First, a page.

I'm not in favor of this, personally. Somehow there's still a stigma around indie games, that they're inherently lesser than big-budget productions. I think adding in a dedicated indie category only amplifies that notion, because it could lead to the implication that they can't win the proper awards.
That said, I think one way to give more room to indies would be to add a Debut Game category. It's rare that a developer's first game is going to be good enough to be running for most awards, but most new developers are indies.
But what will not adding a cata do to remove said stigma?. By that logic, indies will have to pull AAA style weight and budgets that they only dream of, in order to kill said stigma, and we both know that will never happen.
This site already holds a great deal of preference for AAA over indie games (going by votes, topic discussion, articles on AAA games etc), so by just letting indies get bogged down further by multiple AAA contenders in each cata, the stigma still remains and they'll never climb out of that pit. This years awards and the ones before it show that indies can only win the odd 1-3 type of awards, but it's usually a AAA game that either gets the most wins or overall GOTY.
No offence to anyone here, but I've been here since 2014, and over the years I've pretty much just ended up seeing what I see on sites like Gamespot and IGN, a site filled with a userbase who like like big shiny things with big budget marketing, meaning there's less desire to see actual innovation and distinctive art in said games (before anyone says, no, not mario or just cell shaded types, there's so much more to art styles than cell shading). I can't remember a time when people here were talking about game AI, or how we're still stuck in 2010 level rubber banding AI, but instead we get far, far more talks on who's got what shiny big exclusive, and how shiny does it look, and well, that's both boring and a regressive way of looking at games going forward.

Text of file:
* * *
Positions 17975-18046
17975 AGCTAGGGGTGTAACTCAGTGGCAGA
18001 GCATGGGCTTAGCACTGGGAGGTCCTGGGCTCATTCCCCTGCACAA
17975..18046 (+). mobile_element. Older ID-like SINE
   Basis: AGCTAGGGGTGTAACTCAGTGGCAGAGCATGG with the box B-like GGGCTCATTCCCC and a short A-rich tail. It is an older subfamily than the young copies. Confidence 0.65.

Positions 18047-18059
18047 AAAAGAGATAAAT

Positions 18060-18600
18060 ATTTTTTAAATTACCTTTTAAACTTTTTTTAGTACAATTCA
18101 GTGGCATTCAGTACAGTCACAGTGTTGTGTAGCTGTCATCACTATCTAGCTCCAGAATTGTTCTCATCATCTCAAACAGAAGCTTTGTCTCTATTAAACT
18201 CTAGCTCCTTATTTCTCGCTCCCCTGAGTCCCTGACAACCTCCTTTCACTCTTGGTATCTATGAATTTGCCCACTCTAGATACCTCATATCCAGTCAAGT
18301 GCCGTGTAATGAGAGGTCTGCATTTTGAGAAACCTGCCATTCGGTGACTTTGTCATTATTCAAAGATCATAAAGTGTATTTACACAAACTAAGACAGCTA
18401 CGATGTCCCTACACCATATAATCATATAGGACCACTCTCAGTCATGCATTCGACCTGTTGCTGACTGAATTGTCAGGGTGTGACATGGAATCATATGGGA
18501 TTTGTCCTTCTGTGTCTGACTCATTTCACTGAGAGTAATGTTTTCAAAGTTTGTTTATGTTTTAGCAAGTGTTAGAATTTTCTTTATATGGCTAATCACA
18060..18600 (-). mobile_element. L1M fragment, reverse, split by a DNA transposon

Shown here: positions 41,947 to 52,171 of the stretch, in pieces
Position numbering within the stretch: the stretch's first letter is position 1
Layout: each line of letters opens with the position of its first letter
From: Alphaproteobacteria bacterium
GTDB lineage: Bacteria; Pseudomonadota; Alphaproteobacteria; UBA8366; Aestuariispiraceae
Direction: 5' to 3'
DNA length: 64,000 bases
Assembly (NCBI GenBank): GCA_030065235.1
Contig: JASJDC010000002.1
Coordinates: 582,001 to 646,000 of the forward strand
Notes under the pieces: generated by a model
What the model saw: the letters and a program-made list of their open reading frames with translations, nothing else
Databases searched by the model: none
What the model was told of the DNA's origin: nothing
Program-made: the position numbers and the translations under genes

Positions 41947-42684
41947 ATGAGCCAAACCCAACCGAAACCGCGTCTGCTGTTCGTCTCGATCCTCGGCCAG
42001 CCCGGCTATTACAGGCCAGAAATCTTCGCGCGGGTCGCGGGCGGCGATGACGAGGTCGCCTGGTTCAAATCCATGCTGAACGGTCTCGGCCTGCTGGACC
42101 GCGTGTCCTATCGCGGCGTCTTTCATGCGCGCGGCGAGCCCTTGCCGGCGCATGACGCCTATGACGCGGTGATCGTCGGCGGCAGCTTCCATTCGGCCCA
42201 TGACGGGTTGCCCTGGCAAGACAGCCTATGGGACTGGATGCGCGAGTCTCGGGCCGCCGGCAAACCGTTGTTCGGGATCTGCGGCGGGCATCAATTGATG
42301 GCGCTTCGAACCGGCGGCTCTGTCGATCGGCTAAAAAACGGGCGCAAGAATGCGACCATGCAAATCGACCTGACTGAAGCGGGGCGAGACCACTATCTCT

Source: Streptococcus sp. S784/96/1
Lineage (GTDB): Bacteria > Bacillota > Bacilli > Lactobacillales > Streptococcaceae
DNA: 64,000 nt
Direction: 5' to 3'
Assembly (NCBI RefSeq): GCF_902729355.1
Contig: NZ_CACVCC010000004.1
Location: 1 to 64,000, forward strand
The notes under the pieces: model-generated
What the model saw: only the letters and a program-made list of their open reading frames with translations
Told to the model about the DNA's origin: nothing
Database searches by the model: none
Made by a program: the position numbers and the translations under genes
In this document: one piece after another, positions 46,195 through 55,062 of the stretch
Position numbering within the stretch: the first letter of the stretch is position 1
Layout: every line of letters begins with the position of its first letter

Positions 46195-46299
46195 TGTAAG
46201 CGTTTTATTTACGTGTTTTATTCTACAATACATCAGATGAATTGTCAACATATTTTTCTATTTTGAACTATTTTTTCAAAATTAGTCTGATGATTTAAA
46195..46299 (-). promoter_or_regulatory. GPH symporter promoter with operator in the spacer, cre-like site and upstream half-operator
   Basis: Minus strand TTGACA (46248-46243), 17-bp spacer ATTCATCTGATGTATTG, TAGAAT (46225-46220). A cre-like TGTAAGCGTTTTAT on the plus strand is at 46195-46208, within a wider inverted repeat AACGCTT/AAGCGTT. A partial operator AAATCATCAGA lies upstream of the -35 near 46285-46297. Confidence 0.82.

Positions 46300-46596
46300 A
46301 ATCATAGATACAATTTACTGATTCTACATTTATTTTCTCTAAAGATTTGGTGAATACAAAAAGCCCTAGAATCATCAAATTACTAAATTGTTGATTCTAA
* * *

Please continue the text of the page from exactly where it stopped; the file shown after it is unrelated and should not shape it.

A debut cata could work, but it'll severely limit who can enter, as we'll have to have staff fact check to see that each contender is actually a first time dev game, and not like an indie dev who's already pubbed 5 tiny games before, making it not really a debut game. You also have to understand that having just a debut section, means that you're only giving a glimmer of light to one single winning dev, to which they'll fade into obsucrity next year or the year after, because they will no longer be able to enter that cata ever again, and they'll simply be lumped in with all those AAA devs next year or the years following, leading back to the same issue I spoke of before.
I say make a separate section just for indies, give them the space they deserve, there's virtually no actual harm being done in making such a section for them. I'm so tired of people fawning over the typical ancient style gameplay mechanics we still find in even the latest AAA games, and this is why I look at indies, because although they have small budgets, they do actually innovate a lot more than AAA's do (We all know a lot of AAA devs love to play it safe, for sales returns, and well, that's shit and regressive by default).
To put my point rather bluntly, do you honestly think a game that lacks so little depth and so little means of interacting with it's world, should win nearly every year, because it just happens to be either an exclusive, or because it's shiny (even both), or a game that's smaller in budget, but allows you to interact with it's world and allows for innovative game mechanics?.
I would likely go for the innovative choice, because it's bringing something new to the table, and I want to be able to interact with the world I play in. A world in which you just get pushed along and spoon fed story is honestly not bringing much to any table, because we've already seen that done before for decades (which we definitely do get a ton of in AAA games, even TLOU II, which also tries to come off like a movie).
Last edited by Chazore - on 17 January 2021